The stacking of the PCB board is closely related to the signal coupling and shielding. There is a view that differential line pairs provide a return path for each other, so differential signals do not need a ground plane as a return path. This is a wrong understanding. Generally, the coupling between differential traces is small, often only accounting for 10% to 20% of the coupling degree, and more is the coupling to the ground, so the main return path of the differential trace still exists on the ground plane. In PCB design, differential signals are required to be adjacent to at least one ground plane, and it is best that both sides are adjacent to the ground plane. The recommended stacking method is shown in Figure 2. The signal quality decreases from left to right, but it can meet the basic requirements.

Like high-speed single-ended lines, differential pairs also have integrity requirements for the reference ground plane. That is, on the path that the differential pair passes through, its reference ground plane must be continuous and cannot be divided, as shown in Figure 3.

4 The distance between the differential pair and other signals

Controlling the distance between the differential line pair and other signals can effectively reduce the interference of other signals on the differential line pair and suppress EMI [1]. We know that the electromagnetic field energy decreases with the square of the distance. Generally, the distance between the differential line pair and other signals is greater than 4 times the differential line width or 3 times the distance between the differential line pairs (whichever is greater), whichever is greater. The influence of time is extremely weak and can basically be ignored. The formula is as follows:

L>4w and L> 3d,

Among them, L: the distance between the differential line pair and other signals; w: the line width of the differential line; d: the line spacing of the differential line pair.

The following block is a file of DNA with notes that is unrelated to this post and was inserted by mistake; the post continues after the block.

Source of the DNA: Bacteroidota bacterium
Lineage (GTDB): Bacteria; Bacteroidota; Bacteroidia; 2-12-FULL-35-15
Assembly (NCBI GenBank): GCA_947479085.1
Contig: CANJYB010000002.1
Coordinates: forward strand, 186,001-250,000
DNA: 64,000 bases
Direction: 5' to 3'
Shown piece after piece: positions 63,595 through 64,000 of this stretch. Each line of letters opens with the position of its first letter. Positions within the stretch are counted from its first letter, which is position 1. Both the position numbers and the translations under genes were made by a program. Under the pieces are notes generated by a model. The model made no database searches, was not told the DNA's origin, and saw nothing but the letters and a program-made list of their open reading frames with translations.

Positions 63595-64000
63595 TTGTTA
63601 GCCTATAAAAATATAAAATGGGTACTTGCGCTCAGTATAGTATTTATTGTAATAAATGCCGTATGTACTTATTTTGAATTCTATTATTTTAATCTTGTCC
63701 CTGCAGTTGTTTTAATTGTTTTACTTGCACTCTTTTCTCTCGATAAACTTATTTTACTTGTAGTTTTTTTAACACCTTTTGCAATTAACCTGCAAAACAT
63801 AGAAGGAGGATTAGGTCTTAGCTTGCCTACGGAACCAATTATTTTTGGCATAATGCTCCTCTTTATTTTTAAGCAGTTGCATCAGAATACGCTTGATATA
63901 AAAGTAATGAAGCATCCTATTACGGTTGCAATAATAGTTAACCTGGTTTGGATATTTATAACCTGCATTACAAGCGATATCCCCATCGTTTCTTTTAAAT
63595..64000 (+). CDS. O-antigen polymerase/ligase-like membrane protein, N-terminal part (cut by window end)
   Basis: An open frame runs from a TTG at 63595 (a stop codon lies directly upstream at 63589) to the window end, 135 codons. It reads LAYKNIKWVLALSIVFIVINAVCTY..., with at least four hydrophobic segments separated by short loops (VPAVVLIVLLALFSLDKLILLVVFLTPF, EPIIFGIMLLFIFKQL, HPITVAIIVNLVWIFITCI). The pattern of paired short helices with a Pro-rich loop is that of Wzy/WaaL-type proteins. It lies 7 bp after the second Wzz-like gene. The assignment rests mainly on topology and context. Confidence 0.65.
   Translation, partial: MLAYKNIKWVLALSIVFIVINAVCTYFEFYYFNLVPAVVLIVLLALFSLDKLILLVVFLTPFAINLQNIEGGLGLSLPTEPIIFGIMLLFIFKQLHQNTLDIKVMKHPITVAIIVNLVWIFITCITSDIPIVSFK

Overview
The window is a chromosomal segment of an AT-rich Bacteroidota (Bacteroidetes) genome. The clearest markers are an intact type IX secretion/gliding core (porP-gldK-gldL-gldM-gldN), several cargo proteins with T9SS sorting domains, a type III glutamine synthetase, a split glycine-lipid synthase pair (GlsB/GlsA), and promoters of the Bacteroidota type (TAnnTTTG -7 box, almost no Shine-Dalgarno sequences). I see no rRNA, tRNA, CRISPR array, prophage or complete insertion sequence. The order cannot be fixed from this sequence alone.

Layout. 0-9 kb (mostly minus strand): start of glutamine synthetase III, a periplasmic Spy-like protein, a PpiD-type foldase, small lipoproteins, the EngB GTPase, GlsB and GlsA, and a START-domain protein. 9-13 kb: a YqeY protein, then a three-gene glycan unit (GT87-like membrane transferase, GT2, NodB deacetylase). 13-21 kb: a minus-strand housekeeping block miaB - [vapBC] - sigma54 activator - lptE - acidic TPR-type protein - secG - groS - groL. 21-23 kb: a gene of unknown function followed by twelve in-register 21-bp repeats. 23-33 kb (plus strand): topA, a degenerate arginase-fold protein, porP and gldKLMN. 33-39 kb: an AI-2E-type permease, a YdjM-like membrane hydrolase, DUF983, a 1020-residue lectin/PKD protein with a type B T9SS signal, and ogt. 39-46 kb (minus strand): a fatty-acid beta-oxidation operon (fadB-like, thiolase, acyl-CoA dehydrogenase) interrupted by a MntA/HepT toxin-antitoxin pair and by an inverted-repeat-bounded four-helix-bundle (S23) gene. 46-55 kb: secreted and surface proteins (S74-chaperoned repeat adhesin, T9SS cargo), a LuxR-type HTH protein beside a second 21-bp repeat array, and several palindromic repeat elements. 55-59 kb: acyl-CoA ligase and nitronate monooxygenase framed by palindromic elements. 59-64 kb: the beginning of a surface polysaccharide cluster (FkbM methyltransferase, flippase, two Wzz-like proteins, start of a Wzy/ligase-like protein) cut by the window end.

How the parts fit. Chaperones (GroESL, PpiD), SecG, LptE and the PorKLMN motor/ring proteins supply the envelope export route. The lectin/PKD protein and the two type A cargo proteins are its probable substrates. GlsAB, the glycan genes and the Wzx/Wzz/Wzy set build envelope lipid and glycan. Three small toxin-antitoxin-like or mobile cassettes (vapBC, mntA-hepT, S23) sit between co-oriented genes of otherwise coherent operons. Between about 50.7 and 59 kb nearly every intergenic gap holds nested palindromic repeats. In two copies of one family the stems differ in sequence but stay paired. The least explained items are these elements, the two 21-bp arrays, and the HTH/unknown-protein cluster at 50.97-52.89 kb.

Here, other signals include other differential lines, single-ended lines, signal planes, etc. At the same time, the distance between the differential line pair and the edge of its reference plane should also be calculated in the above manner. The purpose of this is to ensure the symmetry of the two differential lines and reduce common mode noise.

5 Termination of differential pair

Adding termination resistance to the differential line pair is an effective way to ensure the impedance matching of the differential transmission line. The control of the terminal matching resistance should be based on different logic level interfaces, to select an appropriate resistance network and load in parallel, in order to achieve the purpose of impedance matching .

At present, the most commonly used differential signals are LVDS and LVPECL. The following describes the termination methods of these two signals.

(1) LVDS signal

LVDS is a low-swing differential signal technology, and its transmission rate is generally above several hundred Mb/s .The driver of the LVDS signal consists of a current source that drives the differential line, usually with a current of 3.5 mA. Termination resistors generally only need to be connected across the middle of the positive and negative signals.

(2) LVPECL signal

LVPECL level signal is also one of the differential signal levels suitable for high-speed transmission, and its transmission rate can reach 1 Gb/s. Each of its single-channel signals has a DC potential that is 2 V less than the signal drive voltage. Therefore, when terminal matching is applied, resistances cannot be connected between the positive and negative differential lines, but each channel can only be single-ended matching. ,As shown in Figure 6.

It should be noted that, with the development of microelectronics technology, many device pcb manufacturers have been able to make the terminal matching resistance inside the device (you can find it in the chip manual) to reduce the work of PCB designers. At this time, it can no longer be terminated, otherwise it will affect the signal quality.

6 Other issues to pay attention to

When designing the PCB of the differential pair, you should also pay attention to the following issues: try to reduce the use of vias and other factors that cause impedance discontinuity; do not use 90° fold lines, can be replaced by arcs or 45° fold lines; if necessary, use different Add ground plane isolation between differential line pairs to prevent crosstalk between each other;

Don't just ensure that the total length of the trace is equal, but try to ensure that each segment of the trace is equal (for impedance discontinuities, such as sockets); if not necessary, try not to add test pads on the differential line.